Where evidence fails to support an element of an offense, we may obviate the need for retrial by modifying the judgment to reflect conviction for any supported lesser-included or lesser-degree offense.  (§§ 1181, subd. 6, 1260;  People v. Odle (1951) 37 Cal.2d 52, 56–57, 230 P.2d 345.)   Defendant has argued that his lewd-act conviction lacks evidentiary support for the force element under section 288, subdivision (b), but does not dispute that the evidence supports a non forcible lewd-act conviction under section 288, subdivision (a).   A forcible lewd act necessarily includes a nonforcible one under the section.  (People v. Ward (1988) 188 Cal.App.3d 459, 472, 233 Cal.Rptr. 477.)

I would accordingly modify the judgment, affirm as modified and remand for resentencing.  (Cf. People v. Alexander (1983) 140 Cal.App.3d 647, 666–667, 189 Cal.Rptr. 906.)   The sentence options for the court are significantly different with the modification.   The court imposed a mitigated term of three years for count 12, which is the same mitigated term prescribed for a nonforcible lewd act.  (§ 288, subds. (a) and (b).)   However, the court had felt bound to impose a full consecutive sentence and to exclude that count from the principal-subordinate sentencing scheme it used for other counts.  (§§ 1170.1, 667.6;  see also People v. Hecker (1990) 219 Cal.App.3d 1238, 1249, 268 Cal.Rptr. 884.)

FOOTNOTES

1.   All further statutory references are to the Penal Code, unless otherwise indicated.

2.   Because we address only the evidence pertaining to counts 12 and 14, we need not address defendant's motion to strike references to the other counts from the Attorney General's brief.

3.   Section 288, subdivision (b), provides as follows:  “Any person who commits an act described in subdivision (a) [a lewd or lascivious act on a child under the age of 14 years] by use of force, violence, duress, menace, or fear of immediate and unlawful bodily injury on the victim or another person, shall be guilty of a felony and shall be imprisoned in the state prison for a term of three, six, or eight years.”

4.   Since the prosecutor elected not to have the jury instructed on violence, duress, menace, or fear of immediate and unlawful bodily injury (see § 288, subd. (b)), the only issue before us is whether there is sufficient evidence of force to uphold the jury's verdict.

5.   “[T]he prison terms provided for violation of subdivisions (a) and (b) of section 288 are identical.   There are, however, collateral consequences which attach to a conviction under subdivision (b).   For instance, a violation of subdivision (b) constitutes a violent felony within the meaning of section 667.6, mandating a substantial sentence enhancement where the defendant has been previously convicted of a violent felony and authorizing full, separate and consecutive sentences under certain circumstances.”  (See People v. Hecker (1990) 219 Cal.App.3d 1238, 1249, 268 Cal.Rptr. 884.)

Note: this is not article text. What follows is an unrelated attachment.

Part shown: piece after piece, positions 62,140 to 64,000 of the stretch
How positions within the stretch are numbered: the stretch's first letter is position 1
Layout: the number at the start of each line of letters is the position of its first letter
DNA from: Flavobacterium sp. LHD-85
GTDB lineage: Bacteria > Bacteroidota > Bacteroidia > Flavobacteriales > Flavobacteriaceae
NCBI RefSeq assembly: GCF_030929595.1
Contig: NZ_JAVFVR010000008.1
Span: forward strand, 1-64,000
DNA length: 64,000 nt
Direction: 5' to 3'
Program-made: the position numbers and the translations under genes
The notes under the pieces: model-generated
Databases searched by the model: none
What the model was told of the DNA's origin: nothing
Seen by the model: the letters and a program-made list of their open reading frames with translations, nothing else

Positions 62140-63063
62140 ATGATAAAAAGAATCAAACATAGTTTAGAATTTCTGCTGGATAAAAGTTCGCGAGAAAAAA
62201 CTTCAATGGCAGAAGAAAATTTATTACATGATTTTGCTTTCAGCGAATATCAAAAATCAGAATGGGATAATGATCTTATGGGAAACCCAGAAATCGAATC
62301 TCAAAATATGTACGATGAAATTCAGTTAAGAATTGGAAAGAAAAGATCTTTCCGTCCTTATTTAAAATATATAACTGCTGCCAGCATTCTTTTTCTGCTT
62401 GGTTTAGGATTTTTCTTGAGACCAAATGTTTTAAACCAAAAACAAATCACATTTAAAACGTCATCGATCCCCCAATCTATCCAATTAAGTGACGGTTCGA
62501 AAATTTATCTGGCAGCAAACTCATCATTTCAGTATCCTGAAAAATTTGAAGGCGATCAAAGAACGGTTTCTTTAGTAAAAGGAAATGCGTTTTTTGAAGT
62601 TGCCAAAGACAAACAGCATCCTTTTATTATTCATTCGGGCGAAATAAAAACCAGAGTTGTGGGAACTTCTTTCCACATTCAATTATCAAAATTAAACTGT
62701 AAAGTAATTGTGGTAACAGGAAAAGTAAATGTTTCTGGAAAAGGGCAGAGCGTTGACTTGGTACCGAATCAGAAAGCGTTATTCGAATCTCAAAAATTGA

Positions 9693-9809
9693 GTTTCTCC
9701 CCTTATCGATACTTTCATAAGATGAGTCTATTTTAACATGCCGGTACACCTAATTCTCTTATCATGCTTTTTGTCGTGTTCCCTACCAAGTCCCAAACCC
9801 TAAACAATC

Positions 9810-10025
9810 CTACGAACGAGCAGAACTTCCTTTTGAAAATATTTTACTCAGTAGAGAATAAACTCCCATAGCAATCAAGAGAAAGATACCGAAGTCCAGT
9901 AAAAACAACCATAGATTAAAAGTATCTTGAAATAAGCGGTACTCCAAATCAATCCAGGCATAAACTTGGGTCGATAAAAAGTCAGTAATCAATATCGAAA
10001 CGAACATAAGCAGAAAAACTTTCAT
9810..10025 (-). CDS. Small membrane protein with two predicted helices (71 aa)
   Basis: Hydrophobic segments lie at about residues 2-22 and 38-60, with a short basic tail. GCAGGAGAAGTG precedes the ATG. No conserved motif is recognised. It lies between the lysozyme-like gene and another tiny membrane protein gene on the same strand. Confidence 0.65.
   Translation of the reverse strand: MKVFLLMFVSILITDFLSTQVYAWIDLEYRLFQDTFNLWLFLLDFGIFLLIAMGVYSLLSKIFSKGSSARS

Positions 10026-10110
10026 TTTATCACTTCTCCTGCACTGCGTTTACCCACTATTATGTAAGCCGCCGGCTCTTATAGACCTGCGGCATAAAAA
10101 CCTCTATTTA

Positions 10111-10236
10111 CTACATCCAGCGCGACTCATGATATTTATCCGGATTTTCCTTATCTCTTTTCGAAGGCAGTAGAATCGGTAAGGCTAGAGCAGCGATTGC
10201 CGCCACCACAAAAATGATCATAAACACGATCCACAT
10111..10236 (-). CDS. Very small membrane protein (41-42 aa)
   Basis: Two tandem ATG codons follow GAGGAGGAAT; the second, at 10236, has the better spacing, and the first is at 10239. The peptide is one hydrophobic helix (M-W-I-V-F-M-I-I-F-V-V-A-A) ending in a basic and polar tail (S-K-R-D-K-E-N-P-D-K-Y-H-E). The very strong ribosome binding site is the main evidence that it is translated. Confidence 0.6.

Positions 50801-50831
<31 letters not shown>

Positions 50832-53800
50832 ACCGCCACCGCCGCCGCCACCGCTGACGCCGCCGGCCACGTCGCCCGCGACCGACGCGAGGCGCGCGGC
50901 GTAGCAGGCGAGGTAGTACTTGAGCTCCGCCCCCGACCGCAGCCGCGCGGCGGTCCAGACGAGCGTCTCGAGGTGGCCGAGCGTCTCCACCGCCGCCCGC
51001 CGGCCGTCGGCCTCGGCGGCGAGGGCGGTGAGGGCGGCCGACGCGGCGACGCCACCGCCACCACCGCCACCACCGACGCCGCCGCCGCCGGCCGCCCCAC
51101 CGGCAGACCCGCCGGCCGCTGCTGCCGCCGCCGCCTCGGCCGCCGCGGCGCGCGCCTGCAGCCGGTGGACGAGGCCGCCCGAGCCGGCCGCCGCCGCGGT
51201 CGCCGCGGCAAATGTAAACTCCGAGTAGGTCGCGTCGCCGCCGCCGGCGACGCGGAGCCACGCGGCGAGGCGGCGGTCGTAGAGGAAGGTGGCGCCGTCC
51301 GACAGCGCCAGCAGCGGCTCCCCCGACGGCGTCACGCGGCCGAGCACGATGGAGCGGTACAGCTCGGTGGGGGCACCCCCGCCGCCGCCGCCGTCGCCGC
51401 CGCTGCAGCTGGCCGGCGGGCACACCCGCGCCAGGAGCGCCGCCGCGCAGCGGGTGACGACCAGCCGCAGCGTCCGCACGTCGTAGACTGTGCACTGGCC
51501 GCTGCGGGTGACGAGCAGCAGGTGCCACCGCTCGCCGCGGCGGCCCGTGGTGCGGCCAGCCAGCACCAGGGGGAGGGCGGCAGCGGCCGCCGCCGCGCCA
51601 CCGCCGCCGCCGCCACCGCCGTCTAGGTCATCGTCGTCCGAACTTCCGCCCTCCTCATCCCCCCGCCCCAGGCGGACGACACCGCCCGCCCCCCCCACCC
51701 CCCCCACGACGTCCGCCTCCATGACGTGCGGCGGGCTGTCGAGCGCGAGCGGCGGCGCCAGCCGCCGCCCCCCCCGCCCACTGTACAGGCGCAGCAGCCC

6.   People v. Raley (1992) 2 Cal.4th 870, 8 Cal.Rptr.2d 678, 830 P.2d 712, relied upon by our dissenting colleague, is distinguishable.  In Raley, a death penalty case, the Supreme Court was addressing whether the special circumstance set forth in section 190.3, factor (b)—namely, “ ‘[t]he presence or absence of criminal activity by the defendant which involved the use or attempted use of force or violence or the express or implied threat to use force or violence,’ ”—was present.  (2 Cal.4th at p. 906, 8 Cal.Rptr.2d 678, 830 P.2d 712.)   One of the incidents relied on by the prosecution was an incident in which defendant “took [the seven or eight year old victim's] hand and touched his penis with it.”  (Id. at pp. 907–908, 8 Cal.Rptr.2d 678, 830 P.2d 712.)   Before addressing whether the special circumstance was present, the Supreme Court noted, “Defendant may be correct to argue that the evidence was insufficient to support a conviction for a lewd act with force or coercion, as defined by section 288, subdivision (b).”  (Ibid., emphasis added.)   Since the issue before the Supreme Court was the applicability of section 190.3, factor (b), not section 288, subdivision (b), the Court's comments were necessarily dicta, and equivocal dicta at that.   Moreover, the facts of Raley are distinguishable from those in this case.   Unlike here, there was no evidence the defendant in Raley “made” the victim touch his genitals or that he did so for “[a] couple minutes.”

1.   “(Contra, People v. Pitmon (1985) 170 Cal.App.3d 38, 48 [216 Cal.Rptr. 221] ․—physical manipulation of hand and pushing on back during lewd touching;  People v. Bergschneider (1989) 211 Cal.App.3d 144, 154 [259 Cal.Rptr. 219] ․—pushing head against victim's hands during oral copulation;  cf. People v. Mendibles (1988) 199 Cal.App.3d 1277, 1307 [245 Cal.Rptr. 553] ․—pulling head forward during lewd touching.”  (Senior, supra, 3 Cal.App.4th 765, 744, 5 Cal.Rptr.2d 14;  Schulz, supra, 2 Cal.App.4th 999, 1004, 3 Cal.Rptr.2d 799.)

BENSON, Associate Justice.

SMITH, J., concurs.